Lute Olson capped a bizarre year with a bizarre finish to his career.
The various reports about the Arizona basketball coach retiring were true, and it's a melancholy, ultimately unsatisfying end to a Hall of Fame career. Olson, 74, will go down as one of college hoops' greatest coaches, but I wonder how long the events of the last year will stick with him.
With any luck, it won't be long. Olson deserves better.
Steve Dipaola/Reuters file
|Lute Olson won 780 games and an NCAA tournament title during his 34-year career.
For those needing a refresher, the Tucson Citizen compiled an Olson timeline of events. It covers the exit of a longtime assistant, Olson's leave of absence and subsequent divorce, the Wildcats' struggles last season, losing the nation's top recruit and an NCAA boo-boo.
It's a tough ending for a coach who built Arizona into one of the game's premier programs.
When Dick Vitale broke the story earlier Thursday, the school wouldn't confirm the story, even though assistants were telling recruits that Reggie Geary would be taking over the program.
That prompted reactions of disbelief and indignation. (None of the players have commented yet.) The school later confirmed the retirement Thursday evening.
Chase Budinger's father, Duncan, said the reports were "disturbing" and told the Citzen that the program "did not need any more drama".
Debbie Witley, the mother of freshman center Jeff, was less delicate. She found out about Olson through a text message.
"That's how I find out?" she told the Citizen. "The mother of one of the top players. . . To find out this way is unbelievable."
She went on to say, "I feel totally betrayed. That's me personally. I have no clue how Jeffrey feels right now. He probably is just concerned with playing. He doesn't care about this stuff. But that's why we're the parents."
No reason has emerged why Olson is retiring, but the Arizona Daily Star reported Olson missed practice on Wednesday because he wasn't feeling well. Combine that 12 previous months that were stressful and speculation about Olson's retirement focuses around his health.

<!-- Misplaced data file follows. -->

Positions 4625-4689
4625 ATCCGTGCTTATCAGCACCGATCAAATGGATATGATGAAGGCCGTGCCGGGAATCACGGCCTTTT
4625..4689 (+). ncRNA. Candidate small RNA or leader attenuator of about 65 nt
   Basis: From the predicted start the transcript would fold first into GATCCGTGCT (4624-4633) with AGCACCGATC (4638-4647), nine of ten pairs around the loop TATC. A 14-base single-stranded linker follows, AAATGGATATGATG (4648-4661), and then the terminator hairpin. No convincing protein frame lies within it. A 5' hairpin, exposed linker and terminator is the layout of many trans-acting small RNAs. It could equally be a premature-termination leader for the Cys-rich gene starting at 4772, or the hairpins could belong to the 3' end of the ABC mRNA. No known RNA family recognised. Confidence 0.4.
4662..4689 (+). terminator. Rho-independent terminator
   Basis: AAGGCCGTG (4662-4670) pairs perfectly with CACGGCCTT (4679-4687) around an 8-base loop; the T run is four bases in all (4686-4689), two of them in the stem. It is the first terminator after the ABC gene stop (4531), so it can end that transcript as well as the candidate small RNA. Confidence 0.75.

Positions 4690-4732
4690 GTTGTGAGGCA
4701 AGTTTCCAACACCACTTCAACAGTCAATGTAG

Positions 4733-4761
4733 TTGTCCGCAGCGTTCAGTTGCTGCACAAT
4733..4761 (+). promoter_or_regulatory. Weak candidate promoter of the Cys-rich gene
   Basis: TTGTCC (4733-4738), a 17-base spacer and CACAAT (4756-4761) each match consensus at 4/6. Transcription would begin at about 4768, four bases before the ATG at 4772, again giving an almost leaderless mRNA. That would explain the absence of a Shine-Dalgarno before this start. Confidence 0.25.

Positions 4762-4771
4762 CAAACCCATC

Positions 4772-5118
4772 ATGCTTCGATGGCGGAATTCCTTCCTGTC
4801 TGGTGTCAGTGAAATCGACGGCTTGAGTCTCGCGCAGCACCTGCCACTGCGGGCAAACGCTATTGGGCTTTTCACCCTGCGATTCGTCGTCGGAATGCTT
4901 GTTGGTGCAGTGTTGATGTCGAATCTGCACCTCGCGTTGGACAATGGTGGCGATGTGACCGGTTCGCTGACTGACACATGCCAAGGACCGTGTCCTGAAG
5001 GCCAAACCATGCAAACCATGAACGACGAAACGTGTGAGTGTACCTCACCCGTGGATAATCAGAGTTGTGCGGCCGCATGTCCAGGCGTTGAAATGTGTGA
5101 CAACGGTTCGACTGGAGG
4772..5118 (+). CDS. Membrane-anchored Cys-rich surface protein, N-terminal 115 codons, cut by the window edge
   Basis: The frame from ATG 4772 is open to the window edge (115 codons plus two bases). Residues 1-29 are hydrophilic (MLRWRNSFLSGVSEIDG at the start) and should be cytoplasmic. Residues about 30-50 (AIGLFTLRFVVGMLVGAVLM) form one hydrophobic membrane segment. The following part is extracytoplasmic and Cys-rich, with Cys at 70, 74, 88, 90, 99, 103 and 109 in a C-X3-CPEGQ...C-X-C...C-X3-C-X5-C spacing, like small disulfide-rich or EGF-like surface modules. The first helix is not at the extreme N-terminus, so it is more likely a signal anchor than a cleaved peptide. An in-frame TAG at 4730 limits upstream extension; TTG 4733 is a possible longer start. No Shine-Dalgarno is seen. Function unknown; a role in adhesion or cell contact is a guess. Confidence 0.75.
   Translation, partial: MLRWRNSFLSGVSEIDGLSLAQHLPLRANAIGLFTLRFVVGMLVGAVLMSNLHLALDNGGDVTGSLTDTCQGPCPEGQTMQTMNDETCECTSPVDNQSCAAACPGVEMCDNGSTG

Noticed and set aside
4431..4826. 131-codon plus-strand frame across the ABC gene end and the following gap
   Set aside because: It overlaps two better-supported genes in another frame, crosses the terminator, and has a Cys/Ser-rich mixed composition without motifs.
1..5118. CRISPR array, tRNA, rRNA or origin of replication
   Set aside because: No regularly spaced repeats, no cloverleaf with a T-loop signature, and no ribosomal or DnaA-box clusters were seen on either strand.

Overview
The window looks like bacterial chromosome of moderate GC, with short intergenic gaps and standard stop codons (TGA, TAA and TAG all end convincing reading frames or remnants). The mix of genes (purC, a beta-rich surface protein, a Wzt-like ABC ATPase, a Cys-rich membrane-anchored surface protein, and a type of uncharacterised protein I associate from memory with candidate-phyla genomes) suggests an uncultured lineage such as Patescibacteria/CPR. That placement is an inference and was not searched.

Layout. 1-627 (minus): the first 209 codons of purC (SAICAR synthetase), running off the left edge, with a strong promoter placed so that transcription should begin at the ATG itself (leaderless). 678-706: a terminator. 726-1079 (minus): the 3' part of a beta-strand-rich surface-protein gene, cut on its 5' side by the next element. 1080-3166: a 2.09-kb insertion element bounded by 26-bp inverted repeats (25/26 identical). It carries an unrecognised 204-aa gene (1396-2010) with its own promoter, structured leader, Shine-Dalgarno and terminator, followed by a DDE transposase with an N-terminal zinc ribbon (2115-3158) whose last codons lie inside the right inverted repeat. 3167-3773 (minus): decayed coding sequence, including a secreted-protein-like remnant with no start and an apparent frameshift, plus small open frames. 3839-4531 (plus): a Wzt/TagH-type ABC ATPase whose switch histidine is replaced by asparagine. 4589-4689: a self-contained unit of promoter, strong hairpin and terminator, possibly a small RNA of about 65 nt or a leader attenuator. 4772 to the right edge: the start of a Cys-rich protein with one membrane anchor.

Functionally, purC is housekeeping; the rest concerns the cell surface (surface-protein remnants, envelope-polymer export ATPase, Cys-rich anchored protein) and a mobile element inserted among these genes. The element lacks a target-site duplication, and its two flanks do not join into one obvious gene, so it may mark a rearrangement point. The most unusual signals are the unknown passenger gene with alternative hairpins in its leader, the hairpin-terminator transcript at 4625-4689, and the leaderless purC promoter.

But maybe not. Olson's a fit 74-year-old. He announced his engagement earlier this fall and – though the timing could be better – he could just want to enjoy time away from hoops.
It creates an odd ending to his career, but not an overshadowing ending. Unlike ex-coaches like Eddie Sutton (forced out at Oklahoma State on the heels of a DUI), Clem Haskins (charges of academic fraud at Minnesota) or Dave Bliss (who sullied a murdered player's name), Olson's legacy isn't in question.
Rush the Court did an excellent analysis of Olson's accomplishments, including his regular-season and postseason successes and failures. The highlights are impressive:
- 780-280 (.736) record in 34 years
- 1 national title and 5 Final Fours
- 23 consecutive NCAA tourney appearances, 45-27 in the Big Dance
- 11 Pac-10 titles
But beyond the numbers, Olson's legacy will be secure because Arizona is likely to fall off the map as a college hoops contender. The Wildcats were the premier program west of the Mississippi during Olson's tenure.
And that's something an odd finish can't tarnish.